Washington State Initiatives 1100 and 1105: PrivatizationOn the surface, the passage of I-1100 and I-1105 look very simple – getting the state out of the retail liquor business. But, as with most everything involving politics, there are a lot of hidden and often not discussed issues that have far reaching affects.
We at Walter Dacon Wines are worried about the effect these initiatives will have on our small business. There are three issues in I-1100 that bother us:
It allows wine, beer and spirits to be sold on credit e.g. 30, 60, 90 days. Currently, alcohol sales are paid for on delivery. For a small business like ours, cash flow is paramount. Further, if a retailer goes out of business without paying, it would be devastating.
It allows retailers to charge for shelf space (currently not allowed) and sets up a "pay to play" scenario. For example, restaurants would be allowed to charge a winery the cost to reprint their wine list in exchange for listing that winery's wines. It also allows gifts of substance e.g. "I'll buy X cases of your wine if you will give me Y cases as a gift. Currently, only small gifts of little value like coasters and t-shirts are allowed.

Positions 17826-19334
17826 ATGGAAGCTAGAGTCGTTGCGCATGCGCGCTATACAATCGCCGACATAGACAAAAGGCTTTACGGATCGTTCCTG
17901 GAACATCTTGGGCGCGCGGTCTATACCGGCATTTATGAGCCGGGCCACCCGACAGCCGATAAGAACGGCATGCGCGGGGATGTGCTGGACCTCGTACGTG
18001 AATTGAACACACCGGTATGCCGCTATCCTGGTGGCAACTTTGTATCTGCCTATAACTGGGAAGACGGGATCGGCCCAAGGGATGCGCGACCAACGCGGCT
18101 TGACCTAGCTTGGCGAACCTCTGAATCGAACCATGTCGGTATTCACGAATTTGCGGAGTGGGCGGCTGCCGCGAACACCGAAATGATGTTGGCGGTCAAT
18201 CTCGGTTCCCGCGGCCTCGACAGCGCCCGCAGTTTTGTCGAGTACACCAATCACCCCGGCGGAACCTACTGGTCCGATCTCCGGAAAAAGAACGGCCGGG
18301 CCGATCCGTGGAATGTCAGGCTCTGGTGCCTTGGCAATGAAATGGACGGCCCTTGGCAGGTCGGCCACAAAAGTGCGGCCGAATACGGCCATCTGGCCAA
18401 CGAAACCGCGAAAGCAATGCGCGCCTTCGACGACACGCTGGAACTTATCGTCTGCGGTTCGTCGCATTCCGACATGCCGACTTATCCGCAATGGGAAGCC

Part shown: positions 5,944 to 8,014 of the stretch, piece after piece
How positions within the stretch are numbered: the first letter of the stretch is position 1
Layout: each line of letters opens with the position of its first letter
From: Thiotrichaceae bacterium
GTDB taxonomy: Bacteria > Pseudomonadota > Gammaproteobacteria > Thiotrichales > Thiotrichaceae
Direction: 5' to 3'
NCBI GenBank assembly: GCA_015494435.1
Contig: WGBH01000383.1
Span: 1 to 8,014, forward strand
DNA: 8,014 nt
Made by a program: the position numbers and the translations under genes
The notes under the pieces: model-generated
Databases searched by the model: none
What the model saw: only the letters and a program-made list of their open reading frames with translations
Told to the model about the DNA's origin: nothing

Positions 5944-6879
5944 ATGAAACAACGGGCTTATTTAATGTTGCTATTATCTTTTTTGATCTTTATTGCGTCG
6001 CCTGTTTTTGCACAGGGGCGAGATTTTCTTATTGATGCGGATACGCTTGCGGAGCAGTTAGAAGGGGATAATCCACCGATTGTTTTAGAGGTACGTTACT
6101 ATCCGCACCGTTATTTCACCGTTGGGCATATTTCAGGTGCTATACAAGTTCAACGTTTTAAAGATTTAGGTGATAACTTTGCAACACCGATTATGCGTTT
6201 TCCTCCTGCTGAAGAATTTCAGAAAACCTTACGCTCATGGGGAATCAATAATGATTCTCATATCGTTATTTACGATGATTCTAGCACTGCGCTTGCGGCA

It allows volume discounts which will give the largest in-state, out of state and out of country wineries with millions of cases to sell, an advantage over small local producers.
I-1105 is the wholesale distributor's counter to I-1100 and requires all spirits sales go through a wholesale liquor distributor. Unlike Washington retailer's ability to deal directly with wine producers, spirits producers would be required to work within a three-tier system which would separate manufacturing, distributing and retailing and not allow any reciprocal interests. I-1105 is less onerous in that, while also privatizing the sale of liquor, it keeps most of the existing alcohol regulations in place. I-1105 repeals all liquor taxes and directs the legislature to make up the difference with new taxes. The state Office of Financial Management estimates the total revenue loss to the state general fund to be between $128 and $136 million per year.
Think it through, but please ask yourself whether lower prices and easier access to alcohol is worth the guaranteed financial loss to the state, cities and counties not to mention the potential harm to small wineries.
We're voting NO on both I-1100 and I-1105!
If the goal is to close state liquor stores and allow for privatization, then let's work with our elected officials to reach this end goal.
Lloyd & Ann Anderson
50 SE Skookum Inlet Rd
Shelton WA 98584